With running training, it’s essential not to let perfect be the enemy of good. That sounds like a fortune cookie delivering a TED talk, but it’s true. Because over months and years, lots of good training will get you as close to perfect an athlete as you can possibly be.
Perfect training involves a meticulous plan, with each element building on top of a previous one over months and years. Think of it as a fancy cake served at a wedding in Nantucket.
Meanwhile, good training is simpler. It involves consistency over time, doing what you can when you can, mixing workouts with easy running. It’s more like gumbo served at a family reunion. You throw pretty much everything you have into the pot, heat it up and hope for the best. And guess what? It’s usually freaking delicious.
The training gumbo still requires lots of thought. You don’t want to throw in bananas or the family pet. But once you have a general taste you are after, you can have fun with the ingredients within that framework. Unlike the cake, where each element comes through in the final tasting, the gumbo is a bunch of good stuff blending together to be something great. Trail running responds really well to gumbo training because it rewards many different skillsets and being a well-developed athlete is sometimes more important than being the absolute fastest you can be.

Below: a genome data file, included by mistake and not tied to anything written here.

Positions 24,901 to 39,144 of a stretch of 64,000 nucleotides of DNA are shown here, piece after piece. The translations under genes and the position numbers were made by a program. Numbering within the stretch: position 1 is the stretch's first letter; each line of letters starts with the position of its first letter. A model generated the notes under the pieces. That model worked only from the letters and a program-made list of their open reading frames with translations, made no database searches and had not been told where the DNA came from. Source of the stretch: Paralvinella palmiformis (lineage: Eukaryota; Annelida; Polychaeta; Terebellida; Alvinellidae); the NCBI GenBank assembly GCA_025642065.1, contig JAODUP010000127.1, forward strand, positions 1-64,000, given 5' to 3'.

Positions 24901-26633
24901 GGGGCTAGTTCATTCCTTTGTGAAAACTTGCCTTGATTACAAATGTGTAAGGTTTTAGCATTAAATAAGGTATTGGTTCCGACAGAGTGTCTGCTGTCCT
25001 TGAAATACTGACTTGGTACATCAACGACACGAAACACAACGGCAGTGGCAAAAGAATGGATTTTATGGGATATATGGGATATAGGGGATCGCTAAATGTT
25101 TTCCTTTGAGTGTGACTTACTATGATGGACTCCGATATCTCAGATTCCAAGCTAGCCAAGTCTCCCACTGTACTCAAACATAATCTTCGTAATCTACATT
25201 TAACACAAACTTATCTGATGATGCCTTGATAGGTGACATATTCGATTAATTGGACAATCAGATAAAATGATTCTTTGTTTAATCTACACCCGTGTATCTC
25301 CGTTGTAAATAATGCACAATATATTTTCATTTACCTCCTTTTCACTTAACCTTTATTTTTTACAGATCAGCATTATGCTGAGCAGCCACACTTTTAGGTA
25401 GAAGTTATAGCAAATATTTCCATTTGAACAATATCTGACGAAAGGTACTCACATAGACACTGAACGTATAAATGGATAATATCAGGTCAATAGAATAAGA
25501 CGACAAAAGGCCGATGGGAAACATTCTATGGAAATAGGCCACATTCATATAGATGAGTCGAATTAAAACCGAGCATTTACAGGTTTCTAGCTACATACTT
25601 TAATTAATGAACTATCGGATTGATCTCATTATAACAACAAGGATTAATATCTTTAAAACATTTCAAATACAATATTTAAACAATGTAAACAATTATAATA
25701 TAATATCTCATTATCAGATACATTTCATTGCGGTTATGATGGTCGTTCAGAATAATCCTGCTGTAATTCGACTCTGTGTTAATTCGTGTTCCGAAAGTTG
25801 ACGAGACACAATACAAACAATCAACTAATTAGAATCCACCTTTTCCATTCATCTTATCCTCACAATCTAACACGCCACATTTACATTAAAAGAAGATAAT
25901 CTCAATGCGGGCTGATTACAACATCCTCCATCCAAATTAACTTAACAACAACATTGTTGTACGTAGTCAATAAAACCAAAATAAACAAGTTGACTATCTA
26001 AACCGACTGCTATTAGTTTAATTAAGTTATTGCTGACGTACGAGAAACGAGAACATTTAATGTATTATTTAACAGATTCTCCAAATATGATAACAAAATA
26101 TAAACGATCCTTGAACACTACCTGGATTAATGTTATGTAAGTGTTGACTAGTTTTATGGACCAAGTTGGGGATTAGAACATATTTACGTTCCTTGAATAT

Workouts are an essential part of good gumbo training. One complaint I hear all the time is that training theory is too complicated for an athlete’s goals. They’re never sure when they can do workouts and might not even have a race in mind, so they just go out and run. That’s great, but it’s not enough to find your true potential. That type of single-speed training is like a big pot of flavorless broth, rather than rich gumbo.
So let’s throw some good stuff into the pot! These five workouts are useful at almost any phase of training all year round. Do them with a warm-up and cool-down consisting of easy running, with an easy day before and after. Add them on top of a broth of easy running and long runs, and you’ll be feasting on breakthrough fitness soon.
The Binary Code: 10 to 15 x 1-minute fast/1-minute easy
Getting faster over time requires improving your running economy, reducing the amount of energy it takes to go a given pace. The Binary Code slays the running-economy dragon by breaking down intervals into manageable chunks. It’s so versatile that it is the default workout I give professional athletes who are unsure of their time availability while traveling.
Go fast on the one-minute intervals (as if you’re racing a 3K or 5K) and slower on the easy portions and it targets velocity at VO2 max. Go a bit slower on the fast portions (around 10K effort) and float during the recoveries (around marathon) and it targets critical velocity and lactate threshold. Do it on uphills or variable terrain and you can work on trail skills while you are at it.
Shark Teeth: 6 to 8 x 2-minutes fast/2-minutes easy
A few years ago, I was talking to a pro athlete in Boulder on an easy run, when I asked him about the workouts his coach assigned. He confided in me: “I’m nervous. The big one is tomorrow.”
Now, this guy is strong as heck and a top road marathoner, so I expected some devilish long tempo like 20 miles hard over a bed of hot coals. Instead, it was something simpler. “We are doing 2-minute intervals.”